The historic Derby Downtown District is an important part of Commerce City’s identity – both past and future. Longtime residents recall its heyday as a bustling activity center during the 1950s and 1960s, while current residents and business owners see its vast potential to once again become an important community hub. Revitalizing the district, re-establishing it as a destination and enhancing its visibility are just some of the goals of the Derby Master Plan as envisioned by the Commerce City Urban Renewal Authority.
Lighting and Signage Plan
In 2018, the city approved a plan to upgrade both street lighting and signage elements in the Derby Downtown District. Improved lighting will make the district safer and more welcoming, wayfinding signage will help direct visitors to destinations in Derby, and both will contribute to the area’s unique identity within Commerce City. The city is currently exploring various funding opportunities in order to implement recommendations in the plan, which will likely take place in phases as funding becomes available.
Since 2005, the city has implemented several programs to support redevelopment in Derby in order to strengthen the business community with new shops, restaurants and other services while also supporting the growth of existing businesses. A combination of grant funding and private investment has contributed to these efforts.
- Derby Sub-Area Master Plan (adopted 2007)
- Derby Planned Unit Development Document (adopted 2007, amended 2009 and 2014)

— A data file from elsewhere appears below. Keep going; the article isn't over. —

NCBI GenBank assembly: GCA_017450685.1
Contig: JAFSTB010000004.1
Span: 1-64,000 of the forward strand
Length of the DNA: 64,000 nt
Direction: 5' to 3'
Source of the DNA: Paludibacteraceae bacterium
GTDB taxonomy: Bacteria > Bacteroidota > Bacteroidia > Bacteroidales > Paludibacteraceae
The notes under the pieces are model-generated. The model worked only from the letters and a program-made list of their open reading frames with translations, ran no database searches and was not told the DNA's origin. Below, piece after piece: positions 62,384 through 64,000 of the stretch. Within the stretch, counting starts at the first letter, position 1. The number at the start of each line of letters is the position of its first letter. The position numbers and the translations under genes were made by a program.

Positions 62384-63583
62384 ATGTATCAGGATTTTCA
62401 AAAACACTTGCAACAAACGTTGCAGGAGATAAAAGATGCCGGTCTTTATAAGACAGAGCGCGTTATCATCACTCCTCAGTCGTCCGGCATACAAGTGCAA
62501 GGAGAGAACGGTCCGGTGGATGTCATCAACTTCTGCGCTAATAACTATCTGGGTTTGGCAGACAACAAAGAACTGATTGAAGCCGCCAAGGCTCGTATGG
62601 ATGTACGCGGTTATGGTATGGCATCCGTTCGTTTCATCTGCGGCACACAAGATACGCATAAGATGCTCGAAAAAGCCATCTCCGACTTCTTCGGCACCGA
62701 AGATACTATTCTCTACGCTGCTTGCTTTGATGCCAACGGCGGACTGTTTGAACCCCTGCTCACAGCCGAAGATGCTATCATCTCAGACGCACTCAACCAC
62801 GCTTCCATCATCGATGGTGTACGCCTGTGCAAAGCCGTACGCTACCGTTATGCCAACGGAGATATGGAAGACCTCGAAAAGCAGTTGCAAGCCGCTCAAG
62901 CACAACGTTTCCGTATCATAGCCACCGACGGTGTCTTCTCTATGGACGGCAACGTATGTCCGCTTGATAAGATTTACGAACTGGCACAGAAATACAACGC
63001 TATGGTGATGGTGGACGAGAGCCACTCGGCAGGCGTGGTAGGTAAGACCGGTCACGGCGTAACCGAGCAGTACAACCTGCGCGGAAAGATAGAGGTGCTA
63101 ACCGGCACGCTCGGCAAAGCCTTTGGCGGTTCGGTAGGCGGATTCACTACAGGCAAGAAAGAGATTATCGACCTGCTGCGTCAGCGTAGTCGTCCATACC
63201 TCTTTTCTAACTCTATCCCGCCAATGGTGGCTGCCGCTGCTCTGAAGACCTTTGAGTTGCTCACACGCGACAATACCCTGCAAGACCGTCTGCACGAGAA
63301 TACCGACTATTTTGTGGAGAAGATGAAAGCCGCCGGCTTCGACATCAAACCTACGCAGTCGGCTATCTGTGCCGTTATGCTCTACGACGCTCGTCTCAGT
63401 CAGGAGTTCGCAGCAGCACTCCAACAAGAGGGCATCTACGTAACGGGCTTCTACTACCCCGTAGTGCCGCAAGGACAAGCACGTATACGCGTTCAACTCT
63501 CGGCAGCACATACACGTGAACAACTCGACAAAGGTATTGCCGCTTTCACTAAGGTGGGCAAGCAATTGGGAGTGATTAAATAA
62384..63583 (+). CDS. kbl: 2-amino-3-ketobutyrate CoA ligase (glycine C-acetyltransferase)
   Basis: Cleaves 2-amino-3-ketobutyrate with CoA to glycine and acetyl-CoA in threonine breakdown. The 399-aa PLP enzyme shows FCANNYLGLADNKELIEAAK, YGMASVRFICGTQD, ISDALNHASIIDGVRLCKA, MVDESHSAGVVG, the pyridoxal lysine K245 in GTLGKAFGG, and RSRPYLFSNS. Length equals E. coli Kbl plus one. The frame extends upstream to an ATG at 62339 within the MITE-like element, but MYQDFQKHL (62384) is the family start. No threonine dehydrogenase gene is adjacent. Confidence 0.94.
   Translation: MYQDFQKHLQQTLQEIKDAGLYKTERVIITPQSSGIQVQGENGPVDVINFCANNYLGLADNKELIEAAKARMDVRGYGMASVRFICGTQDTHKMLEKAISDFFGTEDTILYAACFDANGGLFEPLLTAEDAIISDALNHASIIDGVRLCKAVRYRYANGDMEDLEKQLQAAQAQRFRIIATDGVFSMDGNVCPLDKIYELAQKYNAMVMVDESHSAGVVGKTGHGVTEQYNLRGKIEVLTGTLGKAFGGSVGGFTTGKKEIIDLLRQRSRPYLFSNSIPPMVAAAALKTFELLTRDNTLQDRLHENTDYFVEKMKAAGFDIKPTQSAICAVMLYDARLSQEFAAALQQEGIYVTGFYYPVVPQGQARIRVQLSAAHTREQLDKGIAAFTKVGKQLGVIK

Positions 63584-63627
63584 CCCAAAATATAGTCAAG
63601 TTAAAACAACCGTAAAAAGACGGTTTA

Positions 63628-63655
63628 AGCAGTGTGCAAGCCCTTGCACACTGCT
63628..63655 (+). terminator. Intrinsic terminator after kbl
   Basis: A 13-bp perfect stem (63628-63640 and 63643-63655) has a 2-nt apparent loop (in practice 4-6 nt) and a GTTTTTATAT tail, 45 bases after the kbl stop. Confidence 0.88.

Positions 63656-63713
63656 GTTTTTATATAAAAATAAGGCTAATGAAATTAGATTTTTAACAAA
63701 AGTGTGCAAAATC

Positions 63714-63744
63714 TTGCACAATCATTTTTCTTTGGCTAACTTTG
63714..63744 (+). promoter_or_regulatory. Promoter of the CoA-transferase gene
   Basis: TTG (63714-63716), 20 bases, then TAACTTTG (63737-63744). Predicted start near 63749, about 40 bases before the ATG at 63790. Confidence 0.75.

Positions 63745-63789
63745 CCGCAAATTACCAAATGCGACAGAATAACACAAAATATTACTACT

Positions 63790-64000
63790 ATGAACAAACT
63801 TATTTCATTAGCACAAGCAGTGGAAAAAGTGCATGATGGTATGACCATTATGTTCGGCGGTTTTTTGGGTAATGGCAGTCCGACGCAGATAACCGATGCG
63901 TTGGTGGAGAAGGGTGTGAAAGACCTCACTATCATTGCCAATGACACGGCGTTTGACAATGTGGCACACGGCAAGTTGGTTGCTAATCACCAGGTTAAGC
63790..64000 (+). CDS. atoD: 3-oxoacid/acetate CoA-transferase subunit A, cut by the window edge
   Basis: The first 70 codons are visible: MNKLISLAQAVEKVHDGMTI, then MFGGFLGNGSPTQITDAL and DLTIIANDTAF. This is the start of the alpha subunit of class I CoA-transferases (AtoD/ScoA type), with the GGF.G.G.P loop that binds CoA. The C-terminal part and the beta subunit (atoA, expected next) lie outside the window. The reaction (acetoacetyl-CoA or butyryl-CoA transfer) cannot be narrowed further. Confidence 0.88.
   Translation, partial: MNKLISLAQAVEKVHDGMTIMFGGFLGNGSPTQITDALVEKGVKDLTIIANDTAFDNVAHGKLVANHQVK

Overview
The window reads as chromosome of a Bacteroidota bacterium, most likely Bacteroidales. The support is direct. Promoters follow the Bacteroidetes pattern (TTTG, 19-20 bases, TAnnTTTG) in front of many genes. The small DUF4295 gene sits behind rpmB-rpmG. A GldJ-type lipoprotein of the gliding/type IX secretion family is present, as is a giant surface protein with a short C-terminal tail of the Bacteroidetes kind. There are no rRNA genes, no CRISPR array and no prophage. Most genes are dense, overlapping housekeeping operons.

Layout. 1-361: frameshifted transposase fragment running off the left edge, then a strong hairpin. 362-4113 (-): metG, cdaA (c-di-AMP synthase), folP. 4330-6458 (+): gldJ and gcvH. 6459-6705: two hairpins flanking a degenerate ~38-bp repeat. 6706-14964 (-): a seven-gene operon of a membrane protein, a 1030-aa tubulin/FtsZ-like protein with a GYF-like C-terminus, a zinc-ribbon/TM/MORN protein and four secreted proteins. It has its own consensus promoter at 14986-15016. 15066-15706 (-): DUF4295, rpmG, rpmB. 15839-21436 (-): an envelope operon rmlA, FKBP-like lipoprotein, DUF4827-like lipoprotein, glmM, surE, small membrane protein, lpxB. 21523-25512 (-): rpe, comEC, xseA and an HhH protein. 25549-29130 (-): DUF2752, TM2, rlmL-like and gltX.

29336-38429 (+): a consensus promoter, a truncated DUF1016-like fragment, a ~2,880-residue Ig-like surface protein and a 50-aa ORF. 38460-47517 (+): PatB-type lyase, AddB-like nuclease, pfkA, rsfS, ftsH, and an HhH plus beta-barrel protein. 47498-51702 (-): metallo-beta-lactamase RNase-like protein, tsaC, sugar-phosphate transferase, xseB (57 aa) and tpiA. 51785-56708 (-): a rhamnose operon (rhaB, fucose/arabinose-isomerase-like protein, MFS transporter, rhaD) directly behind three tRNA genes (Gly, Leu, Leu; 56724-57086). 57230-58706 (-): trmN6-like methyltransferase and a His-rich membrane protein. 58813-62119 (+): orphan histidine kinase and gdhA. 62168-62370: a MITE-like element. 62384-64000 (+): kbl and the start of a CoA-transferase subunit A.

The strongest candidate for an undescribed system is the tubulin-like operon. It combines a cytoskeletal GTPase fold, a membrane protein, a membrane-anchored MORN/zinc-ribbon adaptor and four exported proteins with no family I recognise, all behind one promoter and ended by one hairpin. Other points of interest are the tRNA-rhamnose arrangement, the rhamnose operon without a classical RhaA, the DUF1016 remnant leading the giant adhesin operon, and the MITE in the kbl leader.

- Derby Business District Urban Renewal Plan (adopted 2009)
Important Information for Derby Businesses
To help maintain the uniqueness of Derby, the district follows special design standards for architecture, landscaping and other factors affecting public areas. These are intended to capture the spirit of 1950s-era architecture (such as the Save-A-Lot grocery store at Monaco Street and E. 73rd Avenue) while also including other complimentary styles.
Derby Design Standards
To ensure these guidelines are met, changes to buildings and properties within the district must be approved by the Derby Review Board.
Commercial Catalyst Program
The Derby Review Board oversees this program offering funding to help Derby business owners improve building facades (i.e. painting, windows, awning, lighting), signage and landscaping on their property. To date, the city has contributed around $250,000 to local businesses for such improvements.
Learn more about the Commercial Catalyst Program
Commercial Catalyst Program Request Form
Note: Applicants must also submit the Design review/redevelopment application. All program applications must follow Derby design standards and are subject to approval by the Derby Review Board.
History of Derby
One of the original railroad towns on the Front Range, Derby combined with Irondale and Adams City in 1952 to form what is now Commerce City. Remembered as “Big D” by many locals, the area has long been considered the city’s downtown and is still often referred to as the heart and soul of Commerce City.
The area defined as Derby includes 130 individual properties:
- 64 commercial
- 60 residential
- 3 parks
- 3 churches
Most of the original buildings remaining in Derby were built between the 1950s and 1970s and are representative of the prevalent architectural themes of the time. A number of buildings in the district’s core, around E. 72nd Place and Monaco Street, are distinctive examples of their 1950s construction. The term “googie” has been adopted to refer to the style of architecture, art and signage typical to this period.
Recent capital improvements in the district include:
- Revitalization of Joe Reilly Park (6401 E. 72nd Pl.)
- $1 million in intersection improvements at Monaco Street and E. 72nd Place
- Creation of the Derby Review Board (Ordinance 2043)
- Re-vamping the Commerce City Small Business Resource Center (7270 Monaco St.)
- Completion of roadway and pedestrian improvements along E. 72nd Avenue
- Construction of the Highway 2 widening project
- Development of a Lighting & Signage plan for the district
Caitlin Long, AICP